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Rosacea is a very common, often acne-like, benign disease of the skin usually involving the central part of the face, primarily the nose and cheeks. It is more common in fair skinned people, usually of Irish, English, or Scottish descent. It affects a large number of people worldwide. As of 2010, it is estimated that rosacea affected 16 million people in the United States and 45 million people worldwide. In the mildest cases, the primary symptoms are dilated capillaries around the nose and cheeks with frequent flushing, such as blushing. This causes red or pink patches to occur. Rosacea can also involve the forehead and chin areas. In more advanced cases, there will be small red bumps or cysts. Patients may also have irritated pink eyes. As with most fair skinned people, they are very sun sensitive, and should thus avoid sun as much as possible.

Rosacea is a chronic disease and considered non-curable, however, most people who have rosacea may not know that they have the disease or that it is treatable, but as stated, non-curable. Characteristically, like acne, the patients have flare-ups, but unlike acne patients do not out-grow rosacea. Rosacea is not contagious. Interestingly, President Clinton, Winston Churchill and W.C. Fields are people that we know who had rosacea.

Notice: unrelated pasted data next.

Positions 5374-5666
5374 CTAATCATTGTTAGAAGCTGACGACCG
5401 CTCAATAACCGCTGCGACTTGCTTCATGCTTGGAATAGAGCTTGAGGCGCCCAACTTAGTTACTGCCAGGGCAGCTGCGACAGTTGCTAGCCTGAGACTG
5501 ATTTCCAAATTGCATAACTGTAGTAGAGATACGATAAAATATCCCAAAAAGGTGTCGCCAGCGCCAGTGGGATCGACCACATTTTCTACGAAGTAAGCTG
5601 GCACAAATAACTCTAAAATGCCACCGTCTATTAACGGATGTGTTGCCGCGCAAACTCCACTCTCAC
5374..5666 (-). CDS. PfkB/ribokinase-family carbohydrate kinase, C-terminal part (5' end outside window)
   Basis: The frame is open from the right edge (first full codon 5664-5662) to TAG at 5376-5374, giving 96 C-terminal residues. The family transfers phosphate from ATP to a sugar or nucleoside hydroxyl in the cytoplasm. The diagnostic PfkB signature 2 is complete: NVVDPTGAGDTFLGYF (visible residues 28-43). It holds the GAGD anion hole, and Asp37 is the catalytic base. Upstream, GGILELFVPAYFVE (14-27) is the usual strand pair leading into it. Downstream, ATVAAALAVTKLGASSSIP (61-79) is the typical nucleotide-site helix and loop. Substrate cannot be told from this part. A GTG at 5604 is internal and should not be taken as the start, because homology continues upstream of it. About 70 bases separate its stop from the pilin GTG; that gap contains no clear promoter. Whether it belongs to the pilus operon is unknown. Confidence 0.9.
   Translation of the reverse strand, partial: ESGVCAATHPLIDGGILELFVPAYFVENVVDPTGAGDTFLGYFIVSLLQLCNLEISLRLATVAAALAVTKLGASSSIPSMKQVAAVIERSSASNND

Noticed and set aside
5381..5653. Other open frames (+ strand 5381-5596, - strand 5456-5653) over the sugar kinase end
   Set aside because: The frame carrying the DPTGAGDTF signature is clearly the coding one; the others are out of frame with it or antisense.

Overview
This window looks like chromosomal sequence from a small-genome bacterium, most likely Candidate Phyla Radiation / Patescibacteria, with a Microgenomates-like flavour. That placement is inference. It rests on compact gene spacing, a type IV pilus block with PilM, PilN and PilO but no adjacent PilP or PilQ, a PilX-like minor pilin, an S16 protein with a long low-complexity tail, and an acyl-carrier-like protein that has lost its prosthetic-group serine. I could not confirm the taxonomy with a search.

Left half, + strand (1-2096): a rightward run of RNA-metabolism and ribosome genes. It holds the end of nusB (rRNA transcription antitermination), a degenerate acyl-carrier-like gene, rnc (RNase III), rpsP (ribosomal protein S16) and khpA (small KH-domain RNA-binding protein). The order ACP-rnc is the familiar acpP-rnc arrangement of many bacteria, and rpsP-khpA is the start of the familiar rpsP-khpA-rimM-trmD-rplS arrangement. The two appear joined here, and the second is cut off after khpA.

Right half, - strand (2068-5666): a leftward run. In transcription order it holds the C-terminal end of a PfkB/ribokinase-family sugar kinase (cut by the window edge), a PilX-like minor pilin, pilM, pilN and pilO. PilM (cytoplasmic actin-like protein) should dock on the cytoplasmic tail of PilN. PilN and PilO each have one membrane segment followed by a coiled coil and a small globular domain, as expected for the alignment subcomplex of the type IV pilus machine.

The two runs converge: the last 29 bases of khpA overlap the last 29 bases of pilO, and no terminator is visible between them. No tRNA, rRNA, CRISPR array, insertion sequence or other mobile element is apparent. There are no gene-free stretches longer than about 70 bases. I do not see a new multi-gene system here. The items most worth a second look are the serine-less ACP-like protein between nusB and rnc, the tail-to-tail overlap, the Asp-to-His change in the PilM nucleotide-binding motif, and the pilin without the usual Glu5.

How do you treat Rosacea?

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The treatment required for rosacea is dependent on the severity of the symptoms and the success of the various treatments used.

Treatments are:

  1. New Youth Skin Treatment system – a treatment program that rejuvenates the skin and basically makes it healthier by rejuvenating the cells that produce the skin. Generally, skin with rosacea is not healthy.
  2. Sulfa based washes aimed toward reducing the bacteria
  3. Facials using glycolic acid and the Skin Master which sterilizes the skin and helps absorption of nutrients
  4. Acne treatments, containing benzyl peroxide and salicylic acid
  5. Medications:
    1. Topical – Metrogel, Finacea. These two can be alternated every two weeks if necessary. Tretinoin such as Retin-A or retinol.
    2. Tetracycline – an oral medication, a lower dose tetracycline is Oracea 40 mg once a day
    3. Accutane – for the most difficult cases with cysts

IPL (Intense pulse light) or BBL (Broad band light) which are intense lights that coagulate and eliminate the dilated capillaries, which cause the flushing and red patches. We have found that these are very effective when used with proper topical creams/ gels and sun protection.

Non-ablative Lasers, which also coagulate the dilated capillaries, are also very effective, and there is no down time, as with the IPL and BBL.

While rosacea is not curable, treatments used in proper combinations have been satisfying to both patients and health care provider.